Britain has dismissed global concerns over the 10 million doses of the coronavirus vaccine to be sourced from India. Many experts had said that Britain had demanded such a large amount of vaccine from India, which could break the vaccine supply chain to the poorest countries of the world. Let us know that India has supplied Covid vaccine to many countries all over the world. Soon the figure of such countries is going to reach 50.
Britain’s minister rejected the claim
The UK vaccine minister on Friday rejected claims that the 10 million doses of Kovishield from his country to India would affect the supply of Covid-19 vaccines to poor countries. Vaccine Minister Nadhim Zahavi confirmed in an interview that vaccines manufactured by the Serum Institute of India in collaboration with Oxford University and AstraZeneca were made for the UK and assurances that this would not affect supply to other countries.
He said that we had definitely sought assurance from AstraZeneca and Serum that our consignment would not affect their supply to low-income and middle-income countries in the world. The minister said that they are providing around 30 crore doses to low and middle-income countries. You saw that vaccine supplements reached Accra, Ghana last month and this week also reached the Philippines… Ivory Coast, and you will see that much more than this is going to go out. ”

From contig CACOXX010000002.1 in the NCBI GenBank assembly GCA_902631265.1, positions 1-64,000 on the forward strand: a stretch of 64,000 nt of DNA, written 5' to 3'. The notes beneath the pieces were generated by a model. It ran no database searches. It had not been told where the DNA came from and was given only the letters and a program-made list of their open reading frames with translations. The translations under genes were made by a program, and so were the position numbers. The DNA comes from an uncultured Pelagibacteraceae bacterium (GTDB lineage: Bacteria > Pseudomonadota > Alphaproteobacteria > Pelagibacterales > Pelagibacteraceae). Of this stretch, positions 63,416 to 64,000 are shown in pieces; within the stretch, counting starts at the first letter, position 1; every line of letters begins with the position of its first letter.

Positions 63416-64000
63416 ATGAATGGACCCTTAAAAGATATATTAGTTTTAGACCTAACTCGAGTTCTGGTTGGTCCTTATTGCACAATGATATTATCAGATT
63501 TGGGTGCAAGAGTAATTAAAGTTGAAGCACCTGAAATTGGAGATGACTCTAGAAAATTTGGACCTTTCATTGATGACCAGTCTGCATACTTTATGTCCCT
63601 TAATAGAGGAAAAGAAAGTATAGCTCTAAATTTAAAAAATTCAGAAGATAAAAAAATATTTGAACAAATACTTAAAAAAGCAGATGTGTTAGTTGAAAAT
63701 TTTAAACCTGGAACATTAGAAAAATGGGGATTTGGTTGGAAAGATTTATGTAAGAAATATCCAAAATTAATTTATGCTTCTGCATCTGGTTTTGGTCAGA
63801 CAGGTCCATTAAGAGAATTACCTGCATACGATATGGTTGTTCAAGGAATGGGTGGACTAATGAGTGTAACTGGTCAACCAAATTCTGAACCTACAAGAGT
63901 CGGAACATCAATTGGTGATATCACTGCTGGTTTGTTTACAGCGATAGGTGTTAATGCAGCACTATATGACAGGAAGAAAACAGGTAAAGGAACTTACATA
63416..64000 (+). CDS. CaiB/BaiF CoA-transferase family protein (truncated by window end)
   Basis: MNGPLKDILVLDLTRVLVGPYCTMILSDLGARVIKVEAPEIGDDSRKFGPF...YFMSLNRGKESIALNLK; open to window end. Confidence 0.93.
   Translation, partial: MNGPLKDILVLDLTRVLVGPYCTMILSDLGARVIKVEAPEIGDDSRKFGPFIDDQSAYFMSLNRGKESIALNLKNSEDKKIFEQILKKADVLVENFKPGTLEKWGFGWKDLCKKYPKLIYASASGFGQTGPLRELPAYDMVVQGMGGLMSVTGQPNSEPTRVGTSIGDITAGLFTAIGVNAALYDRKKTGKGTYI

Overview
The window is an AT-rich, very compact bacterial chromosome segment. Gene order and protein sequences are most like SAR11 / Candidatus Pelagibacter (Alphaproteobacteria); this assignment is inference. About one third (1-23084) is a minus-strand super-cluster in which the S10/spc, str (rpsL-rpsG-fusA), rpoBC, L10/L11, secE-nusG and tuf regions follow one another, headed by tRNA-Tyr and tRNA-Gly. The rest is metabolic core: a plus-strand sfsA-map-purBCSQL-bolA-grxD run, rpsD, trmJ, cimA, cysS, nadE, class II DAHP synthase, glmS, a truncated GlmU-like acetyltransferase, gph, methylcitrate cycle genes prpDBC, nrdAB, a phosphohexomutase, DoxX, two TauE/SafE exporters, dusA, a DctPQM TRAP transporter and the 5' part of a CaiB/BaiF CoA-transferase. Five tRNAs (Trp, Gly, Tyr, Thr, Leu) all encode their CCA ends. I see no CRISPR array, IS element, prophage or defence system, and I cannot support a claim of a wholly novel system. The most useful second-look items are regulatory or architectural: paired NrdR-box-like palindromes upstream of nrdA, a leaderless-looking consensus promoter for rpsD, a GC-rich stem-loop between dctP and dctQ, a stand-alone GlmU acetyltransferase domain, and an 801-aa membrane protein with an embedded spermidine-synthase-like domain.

NGOs such as Medicines Sans Frontiers had expressed concern that large consignments coming from the Serum Institute would reduce supply to developing countries. Zahavi has denied this. The Minister said that this is not the case and that vaccines would also be supplied to other countries of the world through the UK-backed Kovacs system.
He said that Britain had received about 457 million doses of various vaccines, which was almost three times more than the total vaccine needed to be given to everyone in the country. While remaining dosages will be offered under bilateral relations, Zahavi said, “most of it will be done through Kovacs.”
Meanwhile, on Friday, UK Health Minister Matt Hancock announced that the first dose of vaccine had been given to 23 million people in the country, which is 40 percent of the country’s total population. The goal here is to vaccinate all the elderly by the end of July.